Because I'm a product developer, friends and relatives are always either complaining to me or trying to sell me on their breakthrough idea. Often, they just don't understand why a product or service performs so poorly, or why the right product just doesn't seem to exist. They're not alone--most consumers are disappointed with at least one product experience every day.
Often, the consumer has learned to compensate for the product's shortcomings. They may not even realize how much the interaction is bothering them--the wasted time, the less than desired outcome, the resulting feelings of powerlessness. They've become conditioned to endure the circumstances and actually have little to no expectation of an improved experience--until a new product comes along and they have a chance to encounter it. Suddenly, a mundane and tedious experience becomes pleasurable. They see the experience in a new light--they think, wow, I never knew I liked to vaccuum! They may not know how or exactly why, but from now on their expectations have been raised, and when someone asks them for a product recommendation, they passionately endorse their newfound treasure.
The consumer's transition from "using" a product to enjoying it is a sought-after, miraculous occurrence to most producers of goods. They know a good product when they see one, but they have no idea how to get there first. They desperately want to, and have of late spewed out a vast quantity of goods in their pursuit of the mysterious sweet spot. But times are changing, and it's time for producers to educate themselves.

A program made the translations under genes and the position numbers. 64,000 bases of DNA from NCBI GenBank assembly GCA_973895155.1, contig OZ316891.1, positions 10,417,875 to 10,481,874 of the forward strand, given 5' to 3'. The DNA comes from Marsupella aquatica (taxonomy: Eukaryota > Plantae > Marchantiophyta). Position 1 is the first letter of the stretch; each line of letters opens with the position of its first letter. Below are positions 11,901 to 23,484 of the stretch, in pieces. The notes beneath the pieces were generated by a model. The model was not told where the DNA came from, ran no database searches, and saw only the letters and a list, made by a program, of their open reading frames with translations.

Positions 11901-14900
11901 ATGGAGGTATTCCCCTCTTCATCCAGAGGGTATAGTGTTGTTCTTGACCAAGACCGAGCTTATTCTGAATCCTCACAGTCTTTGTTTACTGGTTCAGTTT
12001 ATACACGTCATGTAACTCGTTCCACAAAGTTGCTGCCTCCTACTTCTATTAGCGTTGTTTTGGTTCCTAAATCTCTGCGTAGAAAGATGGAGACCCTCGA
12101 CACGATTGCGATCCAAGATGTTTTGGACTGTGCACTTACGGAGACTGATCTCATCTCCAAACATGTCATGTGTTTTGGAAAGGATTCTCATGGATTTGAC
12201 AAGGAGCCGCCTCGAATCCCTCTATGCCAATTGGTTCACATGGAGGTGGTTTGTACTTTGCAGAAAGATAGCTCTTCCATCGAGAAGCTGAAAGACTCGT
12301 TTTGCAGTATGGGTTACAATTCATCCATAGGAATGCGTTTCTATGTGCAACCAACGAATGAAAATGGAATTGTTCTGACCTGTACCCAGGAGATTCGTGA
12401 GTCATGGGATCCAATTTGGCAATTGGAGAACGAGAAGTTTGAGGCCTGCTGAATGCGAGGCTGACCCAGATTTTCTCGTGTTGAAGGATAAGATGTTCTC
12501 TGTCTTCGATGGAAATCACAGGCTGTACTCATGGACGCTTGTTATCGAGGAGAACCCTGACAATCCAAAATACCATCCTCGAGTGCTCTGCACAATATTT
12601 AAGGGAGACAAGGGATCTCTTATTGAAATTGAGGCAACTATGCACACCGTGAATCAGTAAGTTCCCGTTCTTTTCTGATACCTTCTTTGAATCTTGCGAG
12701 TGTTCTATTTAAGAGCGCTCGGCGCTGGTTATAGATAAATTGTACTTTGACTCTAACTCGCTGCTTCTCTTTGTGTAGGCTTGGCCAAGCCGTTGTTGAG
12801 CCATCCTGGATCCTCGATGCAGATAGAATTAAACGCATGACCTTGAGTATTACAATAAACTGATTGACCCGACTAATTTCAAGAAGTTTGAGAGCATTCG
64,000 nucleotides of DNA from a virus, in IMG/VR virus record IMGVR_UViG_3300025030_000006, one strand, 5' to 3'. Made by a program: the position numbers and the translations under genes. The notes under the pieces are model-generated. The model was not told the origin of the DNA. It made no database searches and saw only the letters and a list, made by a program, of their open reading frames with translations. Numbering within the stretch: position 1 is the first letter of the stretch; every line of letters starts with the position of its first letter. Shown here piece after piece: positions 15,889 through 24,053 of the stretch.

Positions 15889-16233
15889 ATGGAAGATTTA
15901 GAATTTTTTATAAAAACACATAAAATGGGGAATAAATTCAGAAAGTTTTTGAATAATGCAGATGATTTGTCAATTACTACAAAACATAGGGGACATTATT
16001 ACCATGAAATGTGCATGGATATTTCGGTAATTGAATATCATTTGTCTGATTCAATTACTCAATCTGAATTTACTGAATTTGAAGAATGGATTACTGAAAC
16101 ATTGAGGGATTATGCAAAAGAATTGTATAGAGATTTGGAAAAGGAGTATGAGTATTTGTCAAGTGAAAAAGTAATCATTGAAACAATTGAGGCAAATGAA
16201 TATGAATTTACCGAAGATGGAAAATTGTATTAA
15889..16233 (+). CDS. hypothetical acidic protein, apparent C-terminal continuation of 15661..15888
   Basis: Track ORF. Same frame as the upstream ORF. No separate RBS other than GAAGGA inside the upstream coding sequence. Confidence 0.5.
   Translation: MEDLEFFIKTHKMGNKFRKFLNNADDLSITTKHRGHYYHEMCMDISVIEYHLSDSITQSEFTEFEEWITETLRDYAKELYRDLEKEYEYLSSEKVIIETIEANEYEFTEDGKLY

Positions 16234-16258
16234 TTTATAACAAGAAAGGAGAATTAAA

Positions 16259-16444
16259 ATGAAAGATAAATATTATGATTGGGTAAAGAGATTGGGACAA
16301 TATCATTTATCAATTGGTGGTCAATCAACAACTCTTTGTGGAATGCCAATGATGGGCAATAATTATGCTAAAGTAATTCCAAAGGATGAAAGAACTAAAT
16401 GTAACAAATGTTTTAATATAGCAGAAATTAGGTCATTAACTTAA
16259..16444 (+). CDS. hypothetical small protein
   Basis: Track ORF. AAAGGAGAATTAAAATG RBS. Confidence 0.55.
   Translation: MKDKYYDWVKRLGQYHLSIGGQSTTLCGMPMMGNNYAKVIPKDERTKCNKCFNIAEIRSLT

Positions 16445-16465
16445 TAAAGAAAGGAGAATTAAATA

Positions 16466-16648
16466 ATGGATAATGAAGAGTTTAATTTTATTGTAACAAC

The process of strategic development isn't a form of voodoo. It's a process, just like any other in our business environment. At the moment, there are a limited number of people with the skills and expertise to execute this process. Understanding how to combine user insights, retail insights, and the development process to create success in the market is still a relatively new science. For me, the user's needs and solutions are so painfully obvious that I'm often left thinking, surely I'm not the first person to have this idea? But more often than one might expect, I am. I didn't draft my process overnite, however--it's an accumulation of the experiences and exposures I've been fortunate to have over the last decade. Let the dissection begin.